He’d stolen time from them. Each one did not get the benefit of a broad critique.  They did not get to ask him questions at the end or get clarifications on points.  But worse still, he was wrong.  He let his preferences cloud his judgment of the works.  As a military SF writer, his critiques demonstrated a bias for those two manuscripts that shared his genre.  As an editor, I edit things all the time that are outside my main interests, but that doesn’t mean I cannot recognize good writing independently from the subject.  The woman fantasy writer had better skills and a more developed writing style.  Mr. Diva did a hatchet job on the woman’s work and, judging from his comments and the more promising quality of her work, he at best did so purely out of a disinclination for fantasy.  At worst he was sexist, which it sure felt like at the time, but I can’t say for sure. In the end he undermined her, dismissed her work, gave her an unequal share of his time, and stole the time other critiquers would have spent on her manuscript. She certainly did not get the value of her manuscript submission fee.

Mr. Diva swept out of the room, leaving me there as moderator to figure out how to clean up the mess.  I did the best I could to get her extra of the remaining time, but it was precious little.  The other pros and folks still had their comments to make on the military SF.  I sought her out afterwards and apologized.   I did invite her to our group, but she declined.  I was sorry about that.  She showed real promise.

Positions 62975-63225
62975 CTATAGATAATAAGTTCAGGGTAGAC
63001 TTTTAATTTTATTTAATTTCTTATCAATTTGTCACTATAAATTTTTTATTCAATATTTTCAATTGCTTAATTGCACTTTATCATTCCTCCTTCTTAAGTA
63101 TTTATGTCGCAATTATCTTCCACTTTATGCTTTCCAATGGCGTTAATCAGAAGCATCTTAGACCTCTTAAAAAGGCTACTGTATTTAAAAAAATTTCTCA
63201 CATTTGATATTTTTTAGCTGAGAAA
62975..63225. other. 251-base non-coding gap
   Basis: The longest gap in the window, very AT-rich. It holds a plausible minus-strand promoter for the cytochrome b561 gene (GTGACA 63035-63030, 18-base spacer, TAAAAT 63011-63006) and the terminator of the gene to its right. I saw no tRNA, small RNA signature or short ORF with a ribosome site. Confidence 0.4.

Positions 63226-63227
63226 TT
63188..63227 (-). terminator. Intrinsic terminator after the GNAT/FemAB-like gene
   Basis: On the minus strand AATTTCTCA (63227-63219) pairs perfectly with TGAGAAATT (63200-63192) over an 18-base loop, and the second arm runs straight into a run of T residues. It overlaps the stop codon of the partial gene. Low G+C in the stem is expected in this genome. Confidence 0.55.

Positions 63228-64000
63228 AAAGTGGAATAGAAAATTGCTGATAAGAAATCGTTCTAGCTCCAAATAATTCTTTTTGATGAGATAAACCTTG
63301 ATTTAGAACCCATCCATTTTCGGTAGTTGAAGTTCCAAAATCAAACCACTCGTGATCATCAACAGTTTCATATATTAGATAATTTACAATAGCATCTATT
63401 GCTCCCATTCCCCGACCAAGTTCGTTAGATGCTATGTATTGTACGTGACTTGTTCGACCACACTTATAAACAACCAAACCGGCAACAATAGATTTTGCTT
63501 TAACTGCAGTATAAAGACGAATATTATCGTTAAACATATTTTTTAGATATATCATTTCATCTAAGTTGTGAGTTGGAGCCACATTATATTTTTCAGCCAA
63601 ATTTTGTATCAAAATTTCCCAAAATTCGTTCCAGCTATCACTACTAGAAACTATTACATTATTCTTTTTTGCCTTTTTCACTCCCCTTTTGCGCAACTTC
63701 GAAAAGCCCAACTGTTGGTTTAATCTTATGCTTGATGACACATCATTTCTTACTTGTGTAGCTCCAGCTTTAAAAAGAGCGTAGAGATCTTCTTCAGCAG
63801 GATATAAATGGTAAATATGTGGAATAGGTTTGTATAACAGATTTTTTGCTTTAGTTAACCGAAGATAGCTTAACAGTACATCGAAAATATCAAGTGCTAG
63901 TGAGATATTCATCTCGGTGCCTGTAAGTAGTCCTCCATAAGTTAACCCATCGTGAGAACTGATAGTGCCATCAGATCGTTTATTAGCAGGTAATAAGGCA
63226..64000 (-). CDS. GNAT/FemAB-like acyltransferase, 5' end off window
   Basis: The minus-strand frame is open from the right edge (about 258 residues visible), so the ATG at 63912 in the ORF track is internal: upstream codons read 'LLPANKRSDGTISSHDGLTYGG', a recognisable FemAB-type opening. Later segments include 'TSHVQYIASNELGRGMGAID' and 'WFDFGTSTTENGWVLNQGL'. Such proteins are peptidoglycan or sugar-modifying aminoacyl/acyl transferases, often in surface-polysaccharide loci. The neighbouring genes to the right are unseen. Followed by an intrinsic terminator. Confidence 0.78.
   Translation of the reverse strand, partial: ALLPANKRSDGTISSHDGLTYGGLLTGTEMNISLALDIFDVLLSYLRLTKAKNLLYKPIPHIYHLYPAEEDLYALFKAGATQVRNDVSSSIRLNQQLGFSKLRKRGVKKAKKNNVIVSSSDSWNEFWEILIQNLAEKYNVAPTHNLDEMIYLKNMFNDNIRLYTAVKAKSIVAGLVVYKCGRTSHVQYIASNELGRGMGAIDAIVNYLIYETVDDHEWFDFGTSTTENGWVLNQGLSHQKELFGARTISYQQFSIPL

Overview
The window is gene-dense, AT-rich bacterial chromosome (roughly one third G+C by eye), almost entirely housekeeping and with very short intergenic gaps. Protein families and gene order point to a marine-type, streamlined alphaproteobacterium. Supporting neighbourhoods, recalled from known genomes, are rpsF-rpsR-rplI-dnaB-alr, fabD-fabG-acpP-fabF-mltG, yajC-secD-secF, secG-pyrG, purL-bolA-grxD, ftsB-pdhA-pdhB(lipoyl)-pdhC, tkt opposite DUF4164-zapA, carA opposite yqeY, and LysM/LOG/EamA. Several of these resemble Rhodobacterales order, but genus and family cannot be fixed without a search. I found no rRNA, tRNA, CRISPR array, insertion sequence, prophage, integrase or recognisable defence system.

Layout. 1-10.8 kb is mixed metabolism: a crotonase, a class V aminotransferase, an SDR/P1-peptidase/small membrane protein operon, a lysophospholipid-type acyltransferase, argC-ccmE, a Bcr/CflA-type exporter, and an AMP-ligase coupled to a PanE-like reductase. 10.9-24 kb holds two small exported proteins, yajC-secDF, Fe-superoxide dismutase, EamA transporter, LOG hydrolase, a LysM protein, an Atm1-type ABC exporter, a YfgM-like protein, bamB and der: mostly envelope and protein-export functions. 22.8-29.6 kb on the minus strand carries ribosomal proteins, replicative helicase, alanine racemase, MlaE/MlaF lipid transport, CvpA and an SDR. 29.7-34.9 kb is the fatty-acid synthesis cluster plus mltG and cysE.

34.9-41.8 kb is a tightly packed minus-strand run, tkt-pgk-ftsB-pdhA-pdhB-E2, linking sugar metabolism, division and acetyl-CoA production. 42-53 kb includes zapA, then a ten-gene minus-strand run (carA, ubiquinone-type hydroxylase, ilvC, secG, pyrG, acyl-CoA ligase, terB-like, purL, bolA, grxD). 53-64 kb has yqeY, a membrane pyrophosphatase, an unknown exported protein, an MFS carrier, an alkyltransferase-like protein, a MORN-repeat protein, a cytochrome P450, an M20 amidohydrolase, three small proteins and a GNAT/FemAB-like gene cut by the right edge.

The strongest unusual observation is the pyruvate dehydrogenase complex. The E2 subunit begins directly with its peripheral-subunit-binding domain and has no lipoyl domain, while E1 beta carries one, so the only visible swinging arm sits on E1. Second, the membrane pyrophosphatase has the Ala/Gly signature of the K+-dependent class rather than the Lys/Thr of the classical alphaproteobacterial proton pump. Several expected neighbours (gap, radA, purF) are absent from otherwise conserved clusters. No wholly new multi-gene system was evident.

Since then I’ve given a lot of thought on how to improve my moderating skills so that I can ensure each participant gets a fair critique.  After all, the point is to give them the direction they need to write better and to improve their manuscripts.  I’ve often thought about what I could have done differently.  It’s a tough call, but if I had it to do over again, I think I would say something like this:  “Mr. Diva, I’m so sorry to hear that your schedule is overloaded.  But right now, so-and-so is in the middle of her review. I’d hate to be rude and interrupt right now.  Everyone here would love you to take a seat and join us but if you are too busy, perhaps I can help out with that.  Why don’t you just hand out your written comments to the authors.  That will allow you extra time to pursue whatever you need to.”

It’s important when you moderate to think about the process and the pitfalls in advance.  You won’t always foresee every problem, but there are many you can.  Think about what you will do to handle people who talk too long, start up a conversation with the author or other participants, or just come in late.  One person came in late at one of my workshops and sat down in a chair that we’d gone past in our critique.  When we came to the end of the circle, I forgot to go back to her!  Fortunately someone else was on the ball and let me know. Now I make a note to go back to anyone who comes in late.  Take the time. Sit. Think.  Visualizing these things will help your workshop flow more smoothly.

Travel into Your Imagination


No good vacation goes unpunished.  They are work from the whole booking-travel-and-lodging thing to the packing thing to the prepping-your-work-and-personal-life-to-survive-two-weeks-without-you thing. I find myself so harried before vacations that I wonder, why am I doing this again?  This vacation, my work life was particularly bad…STRESS!